Radio spectrum is a scarce resource and its demand is growing rapidly to meet high data rate end user demands. Current static frequency allocation leads to insufficient usage of limited spectrum resources and urges the regulatory bodies to review their policy and inquire communication technologies that can exploit spectrum in a more flexible and intelligent fashion. For example, spectrum occupancy measurements conducted by Ofcom in different areas of UK, show underutilization of spectrum in significant periods of time. Similarly, according to FCC, in New York City and downtown Washington DC only 13.1% and 35% of spectrum utilization has been reported, respectively, below 3 GHz [1]. These studies clearly suggest that physical spectrum shortage is mainly due to the inflexible spectrum licensing scheme.

Cognitive Radio (CR) is an emerging technology that has the potential to significantly improve the spectrum efficiency. It allows the Secondary User (SU) to opportunistically access the licensed spectrum given an acceptable interference to the Primary User (PU) [2]. The key idea behind CR technology is to enhance the spectrum efficiency and maximize the data rate through four possible spectrum sharing schemes; (i) Underlay Spectrum Sharing (USS) scheme, (ii) Overlay Spectrum Sharing (OSS) scheme, (iii) Interweave (opportunistic) Spectrum Sharing (ISS) scheme, (iv) Mixed Spectrum Sharing (MSS) scheme. The performance of the aforementioned schemes depends on the CR environment.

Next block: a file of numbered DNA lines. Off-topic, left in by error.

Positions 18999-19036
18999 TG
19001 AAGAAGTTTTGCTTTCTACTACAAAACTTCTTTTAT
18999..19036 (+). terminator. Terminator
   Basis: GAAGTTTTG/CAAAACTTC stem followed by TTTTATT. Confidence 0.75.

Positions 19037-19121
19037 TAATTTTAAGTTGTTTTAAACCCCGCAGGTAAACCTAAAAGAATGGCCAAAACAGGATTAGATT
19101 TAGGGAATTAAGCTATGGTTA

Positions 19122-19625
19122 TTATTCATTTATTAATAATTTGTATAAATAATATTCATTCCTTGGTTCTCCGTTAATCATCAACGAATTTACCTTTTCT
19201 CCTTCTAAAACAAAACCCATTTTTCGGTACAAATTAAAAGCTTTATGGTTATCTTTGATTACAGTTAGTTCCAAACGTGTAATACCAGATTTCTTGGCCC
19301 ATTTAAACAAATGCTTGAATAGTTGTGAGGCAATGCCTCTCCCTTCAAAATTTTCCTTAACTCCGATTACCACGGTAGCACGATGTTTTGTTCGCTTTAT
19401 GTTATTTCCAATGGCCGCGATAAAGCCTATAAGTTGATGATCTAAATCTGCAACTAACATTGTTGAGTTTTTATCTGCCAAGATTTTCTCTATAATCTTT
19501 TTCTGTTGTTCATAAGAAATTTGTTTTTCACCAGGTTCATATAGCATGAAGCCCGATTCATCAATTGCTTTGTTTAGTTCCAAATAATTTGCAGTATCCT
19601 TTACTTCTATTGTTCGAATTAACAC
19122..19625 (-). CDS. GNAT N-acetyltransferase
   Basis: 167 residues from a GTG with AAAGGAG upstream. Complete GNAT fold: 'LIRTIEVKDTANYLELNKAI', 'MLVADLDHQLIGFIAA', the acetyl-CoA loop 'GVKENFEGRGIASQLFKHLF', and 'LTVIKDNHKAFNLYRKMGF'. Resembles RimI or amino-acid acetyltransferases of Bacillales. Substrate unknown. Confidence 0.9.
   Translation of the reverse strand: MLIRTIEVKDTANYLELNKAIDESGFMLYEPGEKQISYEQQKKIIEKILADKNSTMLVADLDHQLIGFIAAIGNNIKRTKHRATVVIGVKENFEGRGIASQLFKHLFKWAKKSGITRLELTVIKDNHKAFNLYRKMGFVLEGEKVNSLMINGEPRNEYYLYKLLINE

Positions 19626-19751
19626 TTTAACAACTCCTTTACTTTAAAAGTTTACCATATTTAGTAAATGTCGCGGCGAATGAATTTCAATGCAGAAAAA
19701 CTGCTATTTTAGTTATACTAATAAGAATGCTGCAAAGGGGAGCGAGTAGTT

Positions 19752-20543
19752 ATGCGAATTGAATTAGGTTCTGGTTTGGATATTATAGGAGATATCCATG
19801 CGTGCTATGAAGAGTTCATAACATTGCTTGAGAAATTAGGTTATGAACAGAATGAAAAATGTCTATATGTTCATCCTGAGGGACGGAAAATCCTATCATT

To address associated challenges of CR system, Multicarrier Modulation (MCM) techniques are the potential candidates. As of today, Orthogonal Frequency Division Multiplexing (OFDM) system has been proposed as a mature and dominant technology in CR systems due to its flexibility, simple equalization enabled by the use of a Cyclic Prefix (CP) and resistant to narrowband interference. However, the reduced power and spectral efficiency due to the use of CP, generation of large side-lobes and its sensitivity to frequency offset, raise questions on OFDM candidacy in CR systems. Furthermore, aforementioned drawbacks also have a direct impact on the achievable capacity of the SU. On the other hand, Filter Bank Multicarrier (FBMC) system achieves higher spectral efficiency due to the fact that CP is no longer needed. Furthermore, it offers full control over spectral leakage as a result of its improved spectral shape at a cost of higher implementation complexity and latency compared to OFDM systems [3].